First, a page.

Led Zeppelin began in a small, stuffy rehearsal hall, mid London, late 1968. "Four of us got together in this two by two room and started playing. Then we knew - we started laughing at each other. Maybe it was from relief, or maybe from the knowledge that we knew we could groove together. But that was it. That was just how well it was going." Jimmy Page, master guitarist, former Yardbird, was watching his thoughts, his ambitions, his concealed desires as a musician, take shape in a new supergroup, Led Zeppelin.

"The statement of our first two weeks together is our album. We cut it in 15 hours, and between us wrote 8 of the tracks. Our main problem was knowing what channel to take it along musically. Everyone in the group had such a high musical content we thought each of us would be into our own thing. But it all fell in together.

"We'll probably always be faced with the fact that individually, each member could cut his own album going in his own direction and it would be great. But all those ideas in one outfit, well, that's pretty fantastic too."

The formation of Led Zeppelin was no easy task. When it became generally known that Jimmy Page was putting a group together, he was inundated with calls from musicians all over the country. When the Yardbirds finally split up in the summer of 1968, Jimmy was ready to take bass player Chris Dreja with him into Led Zeppelin.

Chris eventually backed out of the arrangement, choosing instead to go into management.

"When I joined the Yardbirds, my main reason was to give myself the opportunity of playing my own music. Before that, my only interest was session work. I began to feel limited not being able to express myself. When I left, it was for almost exactly the same reasons. The group split because everyone began to feel the need to go in his own direction. The pity is, there would have still been great potential."

It was all down to Jimmy Page, alone, on a one man campaign to make himself heard. As a session guitarist he was, and still is, one of the finest in England, contributing his work to tracks by such stars as the Stones, Donovan, and latterly, Joe Cocker, who took the Beatles' "With A Little Help From My Friends" to such a smash.

"I was working on the Donovan album, "Hurdy Gurdy Man" with John Paul Jones who did some of the arrangements. He asked if I could use a bass guitarist in Led Zeppelin. John is an incredible arranger and musician. He didn't need me for a job, but he felt the need to express himself and figured we could do that together.

"Sessions are great, but you can't get into your own thing. Both myself and John felt that in order to give what we had to offer we had to have a group. He wanted to be part of a group of musicians who could lay down some good things.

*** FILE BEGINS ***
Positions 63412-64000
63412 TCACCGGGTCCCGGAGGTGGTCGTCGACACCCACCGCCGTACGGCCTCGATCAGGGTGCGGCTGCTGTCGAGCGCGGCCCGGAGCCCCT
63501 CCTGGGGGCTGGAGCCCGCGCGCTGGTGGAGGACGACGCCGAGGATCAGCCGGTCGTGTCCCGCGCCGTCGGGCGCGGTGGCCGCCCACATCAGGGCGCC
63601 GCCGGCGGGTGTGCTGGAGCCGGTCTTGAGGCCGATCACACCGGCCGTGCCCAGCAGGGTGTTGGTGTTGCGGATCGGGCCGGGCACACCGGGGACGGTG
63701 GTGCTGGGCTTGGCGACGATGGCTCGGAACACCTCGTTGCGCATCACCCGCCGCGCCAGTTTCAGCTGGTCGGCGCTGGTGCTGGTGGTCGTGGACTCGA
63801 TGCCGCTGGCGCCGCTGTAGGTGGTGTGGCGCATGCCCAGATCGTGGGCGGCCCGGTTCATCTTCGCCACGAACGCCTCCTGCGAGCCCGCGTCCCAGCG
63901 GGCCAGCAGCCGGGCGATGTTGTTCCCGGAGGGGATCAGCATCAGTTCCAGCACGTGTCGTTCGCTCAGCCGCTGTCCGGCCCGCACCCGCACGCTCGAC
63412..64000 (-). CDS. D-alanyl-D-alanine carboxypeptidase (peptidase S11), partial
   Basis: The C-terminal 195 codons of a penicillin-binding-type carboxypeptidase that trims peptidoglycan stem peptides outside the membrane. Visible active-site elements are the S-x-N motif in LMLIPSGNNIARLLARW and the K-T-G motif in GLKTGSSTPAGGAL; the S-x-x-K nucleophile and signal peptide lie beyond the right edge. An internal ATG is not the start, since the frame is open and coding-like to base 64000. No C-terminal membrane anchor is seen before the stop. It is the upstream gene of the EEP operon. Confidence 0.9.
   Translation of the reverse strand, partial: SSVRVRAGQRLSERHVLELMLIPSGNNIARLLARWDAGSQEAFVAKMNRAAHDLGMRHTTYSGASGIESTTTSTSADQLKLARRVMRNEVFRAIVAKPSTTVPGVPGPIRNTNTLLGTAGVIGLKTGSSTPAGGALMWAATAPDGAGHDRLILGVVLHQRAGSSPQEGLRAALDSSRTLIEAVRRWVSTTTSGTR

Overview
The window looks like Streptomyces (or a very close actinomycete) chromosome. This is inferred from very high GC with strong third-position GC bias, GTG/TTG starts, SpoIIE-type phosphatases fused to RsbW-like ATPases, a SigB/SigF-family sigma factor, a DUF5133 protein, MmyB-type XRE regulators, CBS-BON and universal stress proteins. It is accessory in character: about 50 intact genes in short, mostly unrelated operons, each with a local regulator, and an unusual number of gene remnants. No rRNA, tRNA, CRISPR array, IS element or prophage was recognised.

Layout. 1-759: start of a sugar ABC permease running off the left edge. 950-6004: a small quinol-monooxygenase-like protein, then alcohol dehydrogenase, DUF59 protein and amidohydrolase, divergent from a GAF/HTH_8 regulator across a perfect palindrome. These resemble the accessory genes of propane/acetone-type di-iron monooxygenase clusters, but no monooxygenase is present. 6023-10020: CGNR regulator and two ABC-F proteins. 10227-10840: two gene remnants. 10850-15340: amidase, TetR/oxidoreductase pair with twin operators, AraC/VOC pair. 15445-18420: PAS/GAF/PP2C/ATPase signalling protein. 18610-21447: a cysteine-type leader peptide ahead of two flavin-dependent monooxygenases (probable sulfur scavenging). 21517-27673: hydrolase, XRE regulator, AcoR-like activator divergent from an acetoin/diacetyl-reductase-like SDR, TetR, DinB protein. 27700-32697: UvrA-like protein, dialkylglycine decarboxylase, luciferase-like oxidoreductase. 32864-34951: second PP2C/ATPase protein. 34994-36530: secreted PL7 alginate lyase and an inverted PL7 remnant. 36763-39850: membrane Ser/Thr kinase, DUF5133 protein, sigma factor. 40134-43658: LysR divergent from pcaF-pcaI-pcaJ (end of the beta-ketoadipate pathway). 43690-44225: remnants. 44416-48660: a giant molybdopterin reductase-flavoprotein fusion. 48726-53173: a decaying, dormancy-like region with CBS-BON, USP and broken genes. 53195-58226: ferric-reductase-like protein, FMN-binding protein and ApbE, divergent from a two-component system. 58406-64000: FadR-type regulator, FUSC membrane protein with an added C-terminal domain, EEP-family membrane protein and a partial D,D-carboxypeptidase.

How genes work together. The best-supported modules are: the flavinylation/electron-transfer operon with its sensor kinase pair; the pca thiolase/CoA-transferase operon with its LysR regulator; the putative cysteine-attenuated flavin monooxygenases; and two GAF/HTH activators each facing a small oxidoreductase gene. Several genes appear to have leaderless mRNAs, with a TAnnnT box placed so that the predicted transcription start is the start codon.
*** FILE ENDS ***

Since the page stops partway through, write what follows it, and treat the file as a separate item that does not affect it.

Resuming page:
"I can't put a tag to our music. Every one of us has been influenced by the blues, but it's one's interpretation of it and how you utilize lt. I wish someone would invent an expression, but the closest I can get is contemporary blues.

"I want us to be raw and basic. That was the whole thing that made the Yardbirds happen. To go into your own thing is fine, but it has to be a form of experimentation that evolves from a basic sound that everyone else knows and can relate to.

"Perhaps that's why the blues is so big. You can recognize the roots."

It took about two months for Led Zeppelin to emerge. The name was conceived by Jimmy Page when he was still with the Yardbirds and each member of the group took a shot at recording on his own. Jimmy penned "Beck's Bolero" for Jeff Beck. Today, it's a Beck standard, then, it was a track on which the Who's Keith Moon played drums. "When we were kicking around group names, I suddenly remembered Led Zeppelin which I had come up with at that time."

That, too, would have been a supergroup, but every musician to his own bag, and for Jimmy Page, it's John Paul Jones, John Bonham and Robert Plant to make Led Zeppelin an example of great music. And this is a group that won two standing ovations and two encores on their first date in London, with only six hours of rehearsal behind them.

It's the greatest trip any selection of musicians can take their audience on, the greatest feeling of being into a scene, one which America is ready and waiting for.

-By June Harris

Back to the Features.

© 1994-2002 zeppelin@www.sgi.net. All Rights Reserved.